To freeze your popped popcorn, allow the individual corns to cool to room temperature after cooking. This is to ensure that the maximum amount of steam has evaporated from them.
After cooling, pour the popcorn into a plastic bag or container large enough to prevent the popcorn from crushing each other. Place in the freezer for up to two weeks.
Do not refreeze the popcorn, as once it has thawed, refreezing will ruin its texture owing to the nature of moisture.
Can You Freeze Uncooked Popcorn Kernels?
Unlike freezing popcorn kernels that have already been cooked, freezing unpopped kernels is not recommended.
When the temperature of water is lowered to below 32°F, the individual molecules are pushed further apart, forming a lattice-like structure interconnected by hydrogen bonds. At a larger scale, this means that the water crystallizes and expands as it becomes solid.
In the context of popcorn kernels, the crystallization and expansion of its internal moisture will damage it from within, affecting its texture and ability to pop.
This may also present in the form of the kernels drying out, entirely preventing them from being popped.
It is best to simply keep raw popcorn kernels sealed in an air-tight container within a cupboard. This doubly applies if the popcorn has extra ingredients, such as cheese powder or butter.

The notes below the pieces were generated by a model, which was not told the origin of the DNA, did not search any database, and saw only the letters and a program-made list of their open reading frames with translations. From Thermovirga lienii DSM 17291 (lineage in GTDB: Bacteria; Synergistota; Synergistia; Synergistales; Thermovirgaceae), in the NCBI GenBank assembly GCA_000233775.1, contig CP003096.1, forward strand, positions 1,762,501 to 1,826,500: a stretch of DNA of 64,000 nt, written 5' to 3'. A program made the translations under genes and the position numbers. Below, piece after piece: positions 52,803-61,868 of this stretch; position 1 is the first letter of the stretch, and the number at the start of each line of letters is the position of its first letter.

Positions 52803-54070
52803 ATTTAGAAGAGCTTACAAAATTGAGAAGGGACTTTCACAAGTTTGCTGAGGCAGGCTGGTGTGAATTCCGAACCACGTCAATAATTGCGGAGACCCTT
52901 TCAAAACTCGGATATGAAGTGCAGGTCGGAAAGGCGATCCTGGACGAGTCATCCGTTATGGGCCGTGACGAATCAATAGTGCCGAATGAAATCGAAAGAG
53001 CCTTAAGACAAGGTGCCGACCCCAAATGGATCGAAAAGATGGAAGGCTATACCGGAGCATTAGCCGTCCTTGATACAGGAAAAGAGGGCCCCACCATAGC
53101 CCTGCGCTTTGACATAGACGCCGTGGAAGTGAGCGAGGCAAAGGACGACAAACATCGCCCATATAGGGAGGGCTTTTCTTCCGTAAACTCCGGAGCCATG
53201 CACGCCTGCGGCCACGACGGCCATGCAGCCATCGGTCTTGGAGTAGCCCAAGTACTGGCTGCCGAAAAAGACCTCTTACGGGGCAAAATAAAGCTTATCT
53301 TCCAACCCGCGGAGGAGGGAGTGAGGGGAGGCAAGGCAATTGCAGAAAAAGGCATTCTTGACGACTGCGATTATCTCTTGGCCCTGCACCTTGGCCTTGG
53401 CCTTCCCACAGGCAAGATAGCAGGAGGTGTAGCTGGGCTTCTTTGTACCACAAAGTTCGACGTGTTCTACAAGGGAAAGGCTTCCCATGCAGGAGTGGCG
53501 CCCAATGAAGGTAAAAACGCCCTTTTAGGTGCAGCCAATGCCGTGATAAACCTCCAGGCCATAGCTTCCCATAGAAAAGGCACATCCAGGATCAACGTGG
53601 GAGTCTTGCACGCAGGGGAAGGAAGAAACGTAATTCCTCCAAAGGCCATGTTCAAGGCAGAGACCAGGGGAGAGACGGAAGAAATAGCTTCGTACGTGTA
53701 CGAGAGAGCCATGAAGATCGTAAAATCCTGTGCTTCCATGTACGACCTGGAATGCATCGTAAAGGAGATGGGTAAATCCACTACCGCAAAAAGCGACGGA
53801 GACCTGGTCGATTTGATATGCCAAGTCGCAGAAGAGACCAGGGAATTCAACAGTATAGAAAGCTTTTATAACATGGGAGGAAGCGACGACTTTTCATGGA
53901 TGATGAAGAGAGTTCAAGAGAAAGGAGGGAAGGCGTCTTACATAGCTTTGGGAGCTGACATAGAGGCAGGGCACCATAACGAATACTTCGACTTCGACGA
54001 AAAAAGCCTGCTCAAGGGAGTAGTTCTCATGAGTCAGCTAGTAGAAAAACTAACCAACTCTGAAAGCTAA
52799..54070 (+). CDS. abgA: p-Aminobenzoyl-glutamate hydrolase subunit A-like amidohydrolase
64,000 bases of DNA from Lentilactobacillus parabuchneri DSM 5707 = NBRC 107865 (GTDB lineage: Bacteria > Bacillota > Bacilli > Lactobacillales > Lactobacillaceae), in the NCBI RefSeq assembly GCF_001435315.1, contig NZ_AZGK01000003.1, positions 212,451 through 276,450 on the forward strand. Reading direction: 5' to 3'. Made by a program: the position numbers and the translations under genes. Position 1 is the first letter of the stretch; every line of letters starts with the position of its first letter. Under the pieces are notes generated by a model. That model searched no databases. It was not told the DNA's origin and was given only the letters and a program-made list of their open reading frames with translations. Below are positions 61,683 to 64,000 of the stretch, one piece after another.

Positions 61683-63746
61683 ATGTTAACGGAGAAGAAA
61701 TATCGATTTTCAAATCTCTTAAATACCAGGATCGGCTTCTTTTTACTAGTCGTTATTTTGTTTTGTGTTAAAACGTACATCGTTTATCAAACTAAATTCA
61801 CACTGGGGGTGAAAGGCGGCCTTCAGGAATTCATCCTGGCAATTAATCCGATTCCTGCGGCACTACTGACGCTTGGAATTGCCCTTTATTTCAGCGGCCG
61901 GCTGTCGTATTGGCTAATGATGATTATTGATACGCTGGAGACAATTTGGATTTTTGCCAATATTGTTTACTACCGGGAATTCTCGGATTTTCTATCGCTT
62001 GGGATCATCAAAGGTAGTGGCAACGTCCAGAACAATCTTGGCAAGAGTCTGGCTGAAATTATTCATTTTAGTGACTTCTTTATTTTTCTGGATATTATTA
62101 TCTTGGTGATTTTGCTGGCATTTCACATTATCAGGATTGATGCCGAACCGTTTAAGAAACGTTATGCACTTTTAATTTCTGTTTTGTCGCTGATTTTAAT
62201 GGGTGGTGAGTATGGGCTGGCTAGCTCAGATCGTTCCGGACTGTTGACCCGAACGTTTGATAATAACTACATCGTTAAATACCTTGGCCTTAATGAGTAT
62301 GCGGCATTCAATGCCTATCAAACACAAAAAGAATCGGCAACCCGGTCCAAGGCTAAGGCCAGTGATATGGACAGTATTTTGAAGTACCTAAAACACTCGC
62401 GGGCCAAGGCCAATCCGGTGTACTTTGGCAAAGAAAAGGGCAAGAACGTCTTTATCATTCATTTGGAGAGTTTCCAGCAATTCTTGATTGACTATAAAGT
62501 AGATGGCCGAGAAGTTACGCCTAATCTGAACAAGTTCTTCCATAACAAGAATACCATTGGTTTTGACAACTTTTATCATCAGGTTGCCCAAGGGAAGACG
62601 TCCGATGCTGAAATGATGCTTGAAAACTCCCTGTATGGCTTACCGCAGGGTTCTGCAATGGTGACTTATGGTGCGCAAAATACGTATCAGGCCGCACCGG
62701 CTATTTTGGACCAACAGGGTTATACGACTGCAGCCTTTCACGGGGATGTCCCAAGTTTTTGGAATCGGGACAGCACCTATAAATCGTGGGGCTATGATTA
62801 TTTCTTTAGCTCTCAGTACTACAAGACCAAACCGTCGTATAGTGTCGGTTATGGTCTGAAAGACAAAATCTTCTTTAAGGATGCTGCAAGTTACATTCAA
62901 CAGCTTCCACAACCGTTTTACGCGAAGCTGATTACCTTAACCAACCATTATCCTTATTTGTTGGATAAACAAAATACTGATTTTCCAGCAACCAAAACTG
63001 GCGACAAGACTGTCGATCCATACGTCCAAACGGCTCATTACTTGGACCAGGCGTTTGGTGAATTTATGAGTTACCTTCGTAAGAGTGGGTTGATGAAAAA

What is the Best Method to Store Popped Popcorn Kernels?
Though this article has presented a multitude of possible options, it should be kept in mind that each method written here has its drawbacks and benefits.
The ideal storage method for popcorn that has already been popped should be both low in moisture and air-flow while also discouraging the growth of microorganisms.
As each of the methods listed here do not encompass those requirements in their entirety, it is best to keep popcorn in an air-tight and warm container free of water for up to a day. If the conditions are perfect, your popcorn should retain its texture and taste for up to twenty-four hours.
If longer-term storage is required, however, refrigerating them is the best choice, though they will no longer be at their best.
What Makes Popcorn Go Stale?
Long term food storage is a complicated science with many factors that are, often enough, competing to spoil your food.
Fortunately, popcorn is less susceptible to bacteria and fungal colonization because of its low water content. This is a double-edged sword, however, as the low moisture present in popcorn will also draw moisture from the air.
The rigid and crunchy texture of popcorn is entirely dependent on it remaining dry, and thus if the popcorn is allowed to absorb moisture, it will lose this particular characteristic.
In order to reduce the amount of moisture absorbed by your popcorn, it is best to coat them in oil and only salt immediately before consuming, as salt is hygroscopic and will absorb moisture as well.
1. Michelle Higgins. (5 May 2017). “How Popcorn Pops”. Thoughtco.com
2. Unknown author. (January 2020) “How Long Does Popcorn Last?” bedfordcandies.com
3. J. G. WiLLiER, Arthur M. Brunson. (1922) “Factors affecting the popping quality of popcorn” Journal of Agricultural Research, U.S. DA